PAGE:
I was later diagnosed with anxiety and depression. I was prescribed iron tablets and sent to get counselling. Gradually, with the help of the medicine, my energy levels returned and I started to do better physically, but I was still having negative thoughts and constantly felt bad about myself.
After graduating in 2005, I traveled around the UK because I felt restless and wanted to see new places. I had always wanted to visit Scotland, so off I went. I was offered a job in Glasgow and decided to stay for a while. I saw it as a temporary stop. It was a job in a shop, and I thought it would tide me over until I found something better. Finding a geography-related job seemed impossible at the time.
Glasgow looked like a nice city, there were lots of things to do, such as art exhibitions and concerts, and the people were friendly. I was able to make a couple of friends and they introduced me to other people. I felt happier in Glasgow than anywhere I had stayed in my life. As I started to make friends, my attitude towards people changed, I found that people were nicer than I’d thought. I wanted to hold on to that happy feeling inside me.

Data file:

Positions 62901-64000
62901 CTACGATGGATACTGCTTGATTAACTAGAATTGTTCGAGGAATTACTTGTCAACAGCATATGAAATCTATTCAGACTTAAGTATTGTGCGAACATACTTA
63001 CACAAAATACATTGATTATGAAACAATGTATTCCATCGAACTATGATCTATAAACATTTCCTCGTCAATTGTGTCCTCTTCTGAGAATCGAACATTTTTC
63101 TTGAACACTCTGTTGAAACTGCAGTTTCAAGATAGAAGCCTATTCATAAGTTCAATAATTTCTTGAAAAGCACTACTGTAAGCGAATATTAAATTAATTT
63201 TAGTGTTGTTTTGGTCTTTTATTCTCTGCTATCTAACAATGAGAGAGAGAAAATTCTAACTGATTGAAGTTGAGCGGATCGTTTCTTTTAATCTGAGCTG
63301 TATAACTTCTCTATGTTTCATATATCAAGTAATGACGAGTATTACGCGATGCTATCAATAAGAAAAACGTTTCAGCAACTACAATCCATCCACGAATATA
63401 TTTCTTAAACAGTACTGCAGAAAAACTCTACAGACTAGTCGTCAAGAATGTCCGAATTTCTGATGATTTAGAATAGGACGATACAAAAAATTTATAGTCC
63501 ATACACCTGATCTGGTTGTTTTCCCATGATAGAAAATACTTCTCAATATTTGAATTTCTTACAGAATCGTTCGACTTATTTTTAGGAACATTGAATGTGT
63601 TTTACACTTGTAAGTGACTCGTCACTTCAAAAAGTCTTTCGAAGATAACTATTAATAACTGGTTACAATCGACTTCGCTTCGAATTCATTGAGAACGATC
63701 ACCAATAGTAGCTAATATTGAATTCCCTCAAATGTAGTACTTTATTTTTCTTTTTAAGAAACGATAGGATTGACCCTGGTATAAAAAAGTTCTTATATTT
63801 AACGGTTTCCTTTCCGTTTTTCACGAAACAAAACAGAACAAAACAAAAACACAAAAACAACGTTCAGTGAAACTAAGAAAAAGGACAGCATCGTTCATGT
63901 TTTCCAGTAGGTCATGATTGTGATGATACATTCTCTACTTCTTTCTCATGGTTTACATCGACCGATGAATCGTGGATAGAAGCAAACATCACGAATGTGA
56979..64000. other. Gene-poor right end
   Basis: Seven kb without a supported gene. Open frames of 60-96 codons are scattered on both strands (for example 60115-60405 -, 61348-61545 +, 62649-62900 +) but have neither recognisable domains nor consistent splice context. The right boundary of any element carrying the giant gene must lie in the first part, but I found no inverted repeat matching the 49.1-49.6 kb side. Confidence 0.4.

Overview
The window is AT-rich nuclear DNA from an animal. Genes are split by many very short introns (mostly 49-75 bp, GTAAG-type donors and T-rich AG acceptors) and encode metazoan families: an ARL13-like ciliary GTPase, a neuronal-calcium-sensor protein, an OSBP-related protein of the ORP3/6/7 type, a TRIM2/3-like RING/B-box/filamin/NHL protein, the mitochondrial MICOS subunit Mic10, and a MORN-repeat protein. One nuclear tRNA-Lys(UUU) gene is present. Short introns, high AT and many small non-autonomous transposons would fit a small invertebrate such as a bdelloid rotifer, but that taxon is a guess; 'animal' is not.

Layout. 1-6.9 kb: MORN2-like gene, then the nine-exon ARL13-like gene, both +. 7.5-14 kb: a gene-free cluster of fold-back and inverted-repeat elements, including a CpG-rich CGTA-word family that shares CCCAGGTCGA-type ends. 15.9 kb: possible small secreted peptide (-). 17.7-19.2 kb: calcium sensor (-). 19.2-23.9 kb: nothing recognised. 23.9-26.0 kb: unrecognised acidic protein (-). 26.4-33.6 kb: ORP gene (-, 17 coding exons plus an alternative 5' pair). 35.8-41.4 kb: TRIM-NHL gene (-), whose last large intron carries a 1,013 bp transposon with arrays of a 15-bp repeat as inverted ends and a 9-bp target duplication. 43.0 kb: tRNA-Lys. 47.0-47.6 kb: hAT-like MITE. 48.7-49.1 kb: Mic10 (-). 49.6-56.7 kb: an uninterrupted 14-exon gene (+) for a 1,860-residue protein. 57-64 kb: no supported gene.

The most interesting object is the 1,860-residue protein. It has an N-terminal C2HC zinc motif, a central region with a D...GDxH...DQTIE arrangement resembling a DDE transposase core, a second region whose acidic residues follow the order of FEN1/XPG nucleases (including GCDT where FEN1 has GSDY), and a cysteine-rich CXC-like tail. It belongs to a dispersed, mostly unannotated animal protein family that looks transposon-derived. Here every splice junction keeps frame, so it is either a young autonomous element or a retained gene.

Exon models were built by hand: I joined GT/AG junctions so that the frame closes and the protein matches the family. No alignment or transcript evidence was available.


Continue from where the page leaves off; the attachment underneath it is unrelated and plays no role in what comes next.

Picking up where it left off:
However, it didn’t last. As I got into contact with more people and started to go out more, I began to feel overwhelmed again. This feeling got worse when I started a new job as an admin assistant in 2007. It felt like I wasn’t doing well enough at my job. My anxiety deteriorated, and at one point, I didn’t leave my flat for almost a week. I felt shaky and nervous and always had this feeling that something terrible was about to happen.
In 2008, the doctor prescribed me anti-depressants, and my anxiety calmed. I was able to return to work and gradually built up my confidence. Yet, I continued to suffer from bouts of depression and anxiety over the years.
A couple of years ago, I was feeling very down. But one day, I found a poem online that made me smile—it felt nice, as if my heart was suddenly lightened. I decided to copy it into my notebook so that I could read it whenever I needed a boost. As I copied it out, I noticed a big difference in my mood. I couldn’t believe that something so simple had such an impact on me. I went on to copy the poem onto cards and send them to my mom and each of my sisters, who had by now all left home and were in different places in England. After writing the poem out six times, I felt much better.